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28 Cards in this Set

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what are the functions of the cytoskeleton:
1.
2.
3.
4.
5.
6.
1. Movement of cell
2. Muscular contraction
3. Cell shape changes
4. Movement of organelles in the cytoplasm
5. Calcium-ion storage
6. Site of enzyme activity
microfilaments are composed of ... and are ... in diameter and is found is all cells
actin
5-7 nm
microtubules are ... nm in diameter and is composed of ...
25
tubulin subunits
intermediate filaments are ... nm in diameter and are composed of ... and function to
10
fibrous subunits
maintain shape of cell
what is the function of filament-associated proteins?
a. link cytoskeletal filaments to one another or to other cytoplasmic components
b. assembly and disassembly of filament monomers.
c. interact with the filaments to cause movement
... attach to plasma membrane and are involved in defining the surface morphology of the cell.
microfilaments
in red blood cells a defect in the actin associated protein, spectrin leads to a condition called ...
hereditary spherocytosis
actin filaments are linked together by ...
cross linking proteins
The interaction of actin and ... in the cytoplasm of non-muscle cells results in movement of the ... along the actin filaments
myosin
myosin
The plasma membrane of cells is mechanically supported by the interaction of several membrane-associated filaments with ... thus, the plasma membrane and the cytoskeleton are connected to one another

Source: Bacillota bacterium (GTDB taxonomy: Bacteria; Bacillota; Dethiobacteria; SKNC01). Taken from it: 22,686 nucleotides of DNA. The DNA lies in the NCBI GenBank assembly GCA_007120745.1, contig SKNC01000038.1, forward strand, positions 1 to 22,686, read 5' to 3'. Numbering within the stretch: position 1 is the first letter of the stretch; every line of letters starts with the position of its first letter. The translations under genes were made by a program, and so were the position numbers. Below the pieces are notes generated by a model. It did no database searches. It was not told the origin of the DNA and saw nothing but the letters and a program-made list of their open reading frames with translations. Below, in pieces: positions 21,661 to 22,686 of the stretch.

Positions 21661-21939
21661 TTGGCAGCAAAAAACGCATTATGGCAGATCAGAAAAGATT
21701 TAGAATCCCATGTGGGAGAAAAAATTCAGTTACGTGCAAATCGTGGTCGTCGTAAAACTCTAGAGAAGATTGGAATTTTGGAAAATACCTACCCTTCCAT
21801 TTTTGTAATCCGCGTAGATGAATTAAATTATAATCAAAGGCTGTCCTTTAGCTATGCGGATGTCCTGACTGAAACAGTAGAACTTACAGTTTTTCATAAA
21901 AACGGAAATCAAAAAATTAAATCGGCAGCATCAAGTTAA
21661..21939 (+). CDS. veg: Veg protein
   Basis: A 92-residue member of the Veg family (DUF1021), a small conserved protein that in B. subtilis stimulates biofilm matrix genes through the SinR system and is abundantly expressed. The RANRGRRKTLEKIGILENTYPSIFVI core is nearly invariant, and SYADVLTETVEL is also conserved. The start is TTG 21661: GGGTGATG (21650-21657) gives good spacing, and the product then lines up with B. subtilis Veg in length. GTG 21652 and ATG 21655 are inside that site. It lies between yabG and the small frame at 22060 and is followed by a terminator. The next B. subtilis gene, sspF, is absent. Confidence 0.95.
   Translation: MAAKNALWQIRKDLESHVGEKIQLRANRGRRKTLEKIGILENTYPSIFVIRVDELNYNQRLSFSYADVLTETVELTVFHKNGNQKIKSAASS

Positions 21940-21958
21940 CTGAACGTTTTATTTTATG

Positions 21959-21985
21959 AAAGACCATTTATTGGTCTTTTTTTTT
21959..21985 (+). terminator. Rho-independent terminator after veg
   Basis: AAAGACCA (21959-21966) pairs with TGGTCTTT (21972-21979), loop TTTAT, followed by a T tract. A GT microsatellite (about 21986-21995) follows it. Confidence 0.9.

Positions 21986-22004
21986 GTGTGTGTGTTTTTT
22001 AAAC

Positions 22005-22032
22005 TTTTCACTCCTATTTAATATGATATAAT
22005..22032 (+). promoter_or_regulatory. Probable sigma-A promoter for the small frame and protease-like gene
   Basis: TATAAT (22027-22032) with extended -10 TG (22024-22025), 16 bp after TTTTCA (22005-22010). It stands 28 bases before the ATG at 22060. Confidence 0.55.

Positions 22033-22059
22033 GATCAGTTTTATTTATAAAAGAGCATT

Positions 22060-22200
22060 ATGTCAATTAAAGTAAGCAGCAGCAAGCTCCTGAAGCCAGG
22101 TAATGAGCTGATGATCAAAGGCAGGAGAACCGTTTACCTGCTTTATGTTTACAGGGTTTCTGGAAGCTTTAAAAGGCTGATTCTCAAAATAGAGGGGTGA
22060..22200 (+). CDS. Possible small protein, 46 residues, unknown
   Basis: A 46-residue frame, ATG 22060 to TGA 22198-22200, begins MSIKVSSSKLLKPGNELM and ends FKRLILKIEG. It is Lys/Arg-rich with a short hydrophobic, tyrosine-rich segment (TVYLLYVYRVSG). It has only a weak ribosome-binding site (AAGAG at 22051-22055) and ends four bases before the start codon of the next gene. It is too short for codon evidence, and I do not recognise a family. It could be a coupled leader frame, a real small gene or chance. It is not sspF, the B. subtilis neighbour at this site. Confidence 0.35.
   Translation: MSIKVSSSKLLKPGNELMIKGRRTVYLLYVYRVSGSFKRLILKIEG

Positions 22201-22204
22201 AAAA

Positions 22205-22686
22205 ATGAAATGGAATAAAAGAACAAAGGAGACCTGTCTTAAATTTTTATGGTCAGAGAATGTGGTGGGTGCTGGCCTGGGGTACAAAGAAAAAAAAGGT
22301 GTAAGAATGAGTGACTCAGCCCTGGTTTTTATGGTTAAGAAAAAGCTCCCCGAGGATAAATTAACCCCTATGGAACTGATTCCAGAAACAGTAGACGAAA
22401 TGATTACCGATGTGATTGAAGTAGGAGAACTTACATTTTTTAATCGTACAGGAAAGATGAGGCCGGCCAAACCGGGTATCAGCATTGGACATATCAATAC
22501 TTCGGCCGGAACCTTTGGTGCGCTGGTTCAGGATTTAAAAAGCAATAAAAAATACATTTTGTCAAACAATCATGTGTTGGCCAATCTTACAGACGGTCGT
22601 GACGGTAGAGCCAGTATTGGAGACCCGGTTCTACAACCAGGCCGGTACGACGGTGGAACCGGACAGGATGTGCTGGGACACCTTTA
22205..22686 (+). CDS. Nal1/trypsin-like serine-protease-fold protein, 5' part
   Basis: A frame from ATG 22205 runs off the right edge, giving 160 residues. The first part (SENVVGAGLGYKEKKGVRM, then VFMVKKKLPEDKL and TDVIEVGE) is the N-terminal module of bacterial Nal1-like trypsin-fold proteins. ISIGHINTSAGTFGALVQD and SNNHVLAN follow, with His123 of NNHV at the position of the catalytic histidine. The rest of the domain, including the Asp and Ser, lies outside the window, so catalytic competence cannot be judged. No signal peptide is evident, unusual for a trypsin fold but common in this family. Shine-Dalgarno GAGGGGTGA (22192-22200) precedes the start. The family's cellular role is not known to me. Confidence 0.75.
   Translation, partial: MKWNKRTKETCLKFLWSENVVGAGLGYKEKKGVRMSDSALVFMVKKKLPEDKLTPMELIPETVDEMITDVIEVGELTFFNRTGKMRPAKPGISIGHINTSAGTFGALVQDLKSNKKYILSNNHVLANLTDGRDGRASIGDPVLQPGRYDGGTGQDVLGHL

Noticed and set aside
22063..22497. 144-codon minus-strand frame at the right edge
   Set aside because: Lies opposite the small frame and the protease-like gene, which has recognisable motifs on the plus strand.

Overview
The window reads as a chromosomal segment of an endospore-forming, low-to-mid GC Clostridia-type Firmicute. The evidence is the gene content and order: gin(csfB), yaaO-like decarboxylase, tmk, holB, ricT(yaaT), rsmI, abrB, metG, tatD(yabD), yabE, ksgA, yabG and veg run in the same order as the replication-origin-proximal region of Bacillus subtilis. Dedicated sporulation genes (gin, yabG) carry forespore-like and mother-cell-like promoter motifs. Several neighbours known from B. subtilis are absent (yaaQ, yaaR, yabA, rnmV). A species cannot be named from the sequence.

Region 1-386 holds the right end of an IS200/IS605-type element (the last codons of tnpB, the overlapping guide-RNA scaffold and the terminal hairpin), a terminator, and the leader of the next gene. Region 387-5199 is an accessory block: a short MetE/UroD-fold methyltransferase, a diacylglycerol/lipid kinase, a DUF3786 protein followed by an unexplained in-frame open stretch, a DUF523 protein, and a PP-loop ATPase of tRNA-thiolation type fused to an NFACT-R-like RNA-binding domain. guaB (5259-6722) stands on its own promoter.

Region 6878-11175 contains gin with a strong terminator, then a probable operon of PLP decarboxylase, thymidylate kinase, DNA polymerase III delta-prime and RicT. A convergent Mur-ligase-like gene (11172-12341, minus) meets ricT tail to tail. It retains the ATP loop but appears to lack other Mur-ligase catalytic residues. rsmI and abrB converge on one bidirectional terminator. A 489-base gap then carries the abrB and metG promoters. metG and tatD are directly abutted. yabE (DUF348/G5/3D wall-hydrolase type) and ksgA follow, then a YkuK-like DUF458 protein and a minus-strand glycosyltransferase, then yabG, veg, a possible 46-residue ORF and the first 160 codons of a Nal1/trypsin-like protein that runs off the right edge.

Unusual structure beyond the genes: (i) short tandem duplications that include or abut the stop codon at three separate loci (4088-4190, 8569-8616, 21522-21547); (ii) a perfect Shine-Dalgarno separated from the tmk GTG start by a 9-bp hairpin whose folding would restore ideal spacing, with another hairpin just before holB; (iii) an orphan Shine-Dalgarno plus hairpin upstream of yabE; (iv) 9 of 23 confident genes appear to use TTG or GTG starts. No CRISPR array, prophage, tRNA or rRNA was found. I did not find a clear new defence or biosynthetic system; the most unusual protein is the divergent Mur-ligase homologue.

actin
microvilli and its surrounding plasma membrane are also stabilized by cross-linked ...
actin filaments
The ... filaments of the microvilli are anchored to the terminal web which is a specialized area of the apical cytoplasm of intestinal epithelial cells containing a network of ... molecules and intermediate filaments
actin
spectrin
..., a family of metabolites excreted by molds bind specifically to fast-growing plus ends of actin filaments.
Cytochalasins
... are formed by polymerization of tubulin molecules
microtubules
how many subunits are there in tubulin and they are called:
2
alpha
beta
microtubules are (stable/unstable)
unstable - while it grows on one end, disassembling at the other
how are microtubules stabilized?
by microtubule-associated proteins
New microtubules are form by specialized structures called ... such as basal bodies and
...
microtubule-organizing centers
centrioles
Vinblastin, taxol and vincristine are agents that interfer with microtubule dynamics and are useful in the treatment of ...
cancers
Basal bodies act as the templates that control the development of the ... subunits of ... or flagella.
axoneme
cilia
Microtubules play a role in development and maintenance of cell ...
form/shape
Microtubules appear to be important in the intracellular ... of organelles
transport/movement
Intermediate Filaments (IF) are rope-like polymers which play structural and tension-bearing roles in the cell and a "basket" around the ...
nucleus
... 10-12 nm in diameter and are sized between microfilaments and microtubules.
Intermediate Filaments (IF)
since different tissues produce different IF proteins, the tissue of origin for ... may be identified according to the type of the IF
metastatic cancer
In Alzheimer's disease, neurofilaments (IFs) form ... within affected neurons
neurofibrillary tangles
The Intermediate Filaments (IF) network inside the nucleus is called the ... and it supports the inner nuclear membrane.
nuclear lamina
In the fatal disease, ... individuals make antibodies against one or more of their own desmosomal linker glycoproteins which bind with keratin type IF. This causes disruption of desmosomes between skin cells and blistering.
pemphigus